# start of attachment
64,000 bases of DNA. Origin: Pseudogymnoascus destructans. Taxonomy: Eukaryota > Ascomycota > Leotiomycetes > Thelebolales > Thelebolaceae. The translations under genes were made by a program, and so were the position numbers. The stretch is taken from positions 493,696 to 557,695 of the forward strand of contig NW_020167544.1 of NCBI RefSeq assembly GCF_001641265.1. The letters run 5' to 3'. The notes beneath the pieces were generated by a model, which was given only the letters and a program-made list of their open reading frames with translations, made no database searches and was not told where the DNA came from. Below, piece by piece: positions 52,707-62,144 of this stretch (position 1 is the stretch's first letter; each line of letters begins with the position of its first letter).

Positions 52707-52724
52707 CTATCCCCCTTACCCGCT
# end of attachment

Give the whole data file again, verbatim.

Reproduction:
64,000 bases of DNA. Origin: Pseudogymnoascus destructans. Taxonomy: Eukaryota > Ascomycota > Leotiomycetes > Thelebolales > Thelebolaceae. The translations under genes were made by a program, and so were the position numbers. The stretch is taken from positions 493,696 to 557,695 of the forward strand of contig NW_020167544.1 of NCBI RefSeq assembly GCF_001641265.1. The letters run 5' to 3'. The notes beneath the pieces were generated by a model, which was given only the letters and a program-made list of their open reading frames with translations, made no database searches and was not told where the DNA came from. Below, piece by piece: positions 52,707-62,144 of this stretch (position 1 is the stretch's first letter; each line of letters begins with the position of its first letter).

Positions 52707-52724
52707 CTATCCCCCTTACCCGCT